Chaandni raatein… Sab jag soye, hum jaage, taaro se karein baatein…
One of my fav songs…
I find it hard to fall asleep immediately after work. So, when I get home post midnight, I usually watch TV or read or yak with some night owls, in that order. And of course, visit Facebook - the lifeline of youth today.
What I’ve certainly not done for as long as I can recall is sit back a moment and just relish nature. Keep all thoughts at bay and appreciate the many beauties of the ecosystem…
The simple joys of living. The uncomplicated beauty of nature. The mind not engaged in any contemplations or worries. The heart not burdened by any sorrows or dilemmas. Just the cool breeze and the soul, mingling together and exchanging unspoken thoughts.
When did all this revolutionary realization strike me?
When one unthinking moment in the night, I clumsily stepped onto the elegant sofa in our living room and pushed my face outside the huge French window.
The cool night breeze caressed by cheeks and chilled my stressed eyes and head.
My aunt calls such moments “enjoying my balcony” (terrace / house / mangoes / as applicable).
To me, it was nothing less than paradise. I clung onto the moment spellbound, unwilling to let go, wanting the night to regale me with all the pleasures it had to offer a newbie…
It dawned on me why dogs love to place their wet nose outside the window as cars zoom past. Trust me, it was splendid! Pity I’ve missed it all these days.
Better late than never… I vow to do it more often and give the TV and FB some respite.
Apart from this one-off instance, what I do on most nights is watch TV. While there usually isn't much to watch on the idiot box at that ungodly hour, it’s often past 3 by the time I force myself to sleep. Reruns of popular shows and films on Sony Pix, World Movies and Zee Studio keep me entertained.
So, the other day I switched on the television, and I saw that the blockbuster Titanic had just begun. It's a lovely movie - touching, horrifying, beautiful and tragic; all at the same time. I thought I'd see a few scenes and then go to bed.
Need I tell you that that wasn't what happened…
I was glued to the sofa for the next 3 hours, despite having seen the film several times before. When I next looked up at the wall clock (a pretty and unique one that I bought when our den was being renovated), it proudly declared 4 am. Wow, time for the early birds and my mum to rise, and high time for me to catch some shut-eye.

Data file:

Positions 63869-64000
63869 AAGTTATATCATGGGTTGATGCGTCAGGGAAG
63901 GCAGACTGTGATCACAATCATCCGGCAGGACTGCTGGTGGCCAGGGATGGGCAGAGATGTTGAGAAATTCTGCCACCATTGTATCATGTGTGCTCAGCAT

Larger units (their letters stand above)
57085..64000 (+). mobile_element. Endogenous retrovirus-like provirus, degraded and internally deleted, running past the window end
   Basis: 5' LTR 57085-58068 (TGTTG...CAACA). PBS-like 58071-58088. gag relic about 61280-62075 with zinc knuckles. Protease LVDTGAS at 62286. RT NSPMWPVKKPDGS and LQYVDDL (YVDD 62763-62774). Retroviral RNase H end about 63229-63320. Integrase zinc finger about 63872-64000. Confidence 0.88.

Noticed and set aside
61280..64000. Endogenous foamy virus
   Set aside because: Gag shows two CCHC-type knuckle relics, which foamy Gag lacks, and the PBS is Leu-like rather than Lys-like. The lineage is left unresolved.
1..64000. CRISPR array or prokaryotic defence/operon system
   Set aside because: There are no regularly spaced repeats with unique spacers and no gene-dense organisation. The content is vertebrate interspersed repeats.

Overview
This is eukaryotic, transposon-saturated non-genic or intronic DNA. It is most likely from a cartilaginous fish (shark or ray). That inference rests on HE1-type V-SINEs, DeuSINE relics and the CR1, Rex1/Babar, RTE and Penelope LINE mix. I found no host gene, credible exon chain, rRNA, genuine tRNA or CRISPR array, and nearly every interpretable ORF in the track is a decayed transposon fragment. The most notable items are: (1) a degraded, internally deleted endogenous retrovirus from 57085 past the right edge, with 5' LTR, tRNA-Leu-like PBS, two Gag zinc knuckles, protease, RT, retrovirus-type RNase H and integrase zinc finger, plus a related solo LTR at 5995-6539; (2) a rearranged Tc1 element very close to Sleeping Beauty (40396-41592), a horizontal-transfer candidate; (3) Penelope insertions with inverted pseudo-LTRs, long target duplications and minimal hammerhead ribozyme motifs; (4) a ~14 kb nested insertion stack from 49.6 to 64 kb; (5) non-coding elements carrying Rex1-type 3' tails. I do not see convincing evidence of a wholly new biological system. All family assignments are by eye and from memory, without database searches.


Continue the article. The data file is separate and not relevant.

What made me watch the film again, you ask?
Death. And the foresight of it.
Are you afraid of death? Do you not want to die? How is it knowing you’re going to die someday? What if you knew when you were going to die?
To answer my questions myself – no, I am not afraid of death. At least not death as a concept. Sure, I don’t want to bid adieu in a slow, painful way. I’d prefer the quick, instantaneous types where I don’t even realise its pack up time…
I don’t not want to die. I don’t not want to live either. I know death is inevitable. As mum always reminds me, the time for each one to be born, to marry and to die is fixed. Your time of demise is finalised the very second you’re born. So, I am aware its going to happen, and as I have no regrets in life, I don’t mind saying goodbye when the time comes… Frankly, I don’t know if I will be ready when it actually happens or if all my wishes will have been fulfilled leaving me content and happy. But I do know that I won’t curse god or beg to live. I’ll accept it gracefully.
If I knew when I was going to die, I’d definitely freak out a little and mark it on my calendar!
Before the destined hour, I would make all the telephone calls, visits and donations that I need to make, and joyfully tell everyone that I love them. I’ll thank them for making my living moments cheerful, memorable ones and I’ll also ask for forgiveness if I’ve intentionally or unintentionally hurt them. And last but not the least, I’ll tell them I’m going away forever and not to miss me too much. And hey, don’t not miss me either :-)
As Jack and Rose sped through the watery confines that were soon to become coffins for so many, I was filled with dread and compassion. It is one thing to wait for it in its own sweet time, and entirely another to see it coming, with as much certainty as night follows day. I speculated whether I would jump into the sea and just stop swimming, letting the waves take me where they may and finally drown me when they were done playing. Or would I gasp and flail and try to swim and keep afloat, hoping that someone would come to help. Or would I stay on the boat itself, like the captain and a few other passengers, savouring my last moments of life…
I had no answer then. The answer fails me now too.
But I do know this. If I ever happen to be disabled beyond repair or hospitalised for life, I don’t want that life. Please kill me. Euthanasia might be a crime. But I cannot expose myself to pain and others to inconvenience for a few hours / days / weeks of laboured breathing. I will not have needles stuck into me, so what if the absence thereof cuts short my life by a few months? I’d rather live a short, healthy, independent life with respect than a lengthy one that is a trouble for me and others alike.
Oh, and make sure my eyes are donated. I want someone to be able to see. To understand what colours are, to know what beauty is, to watch playful puppies and the sultry sunrise... to feel blessed…
Just like what I felt when I looked outta the window that night in my house…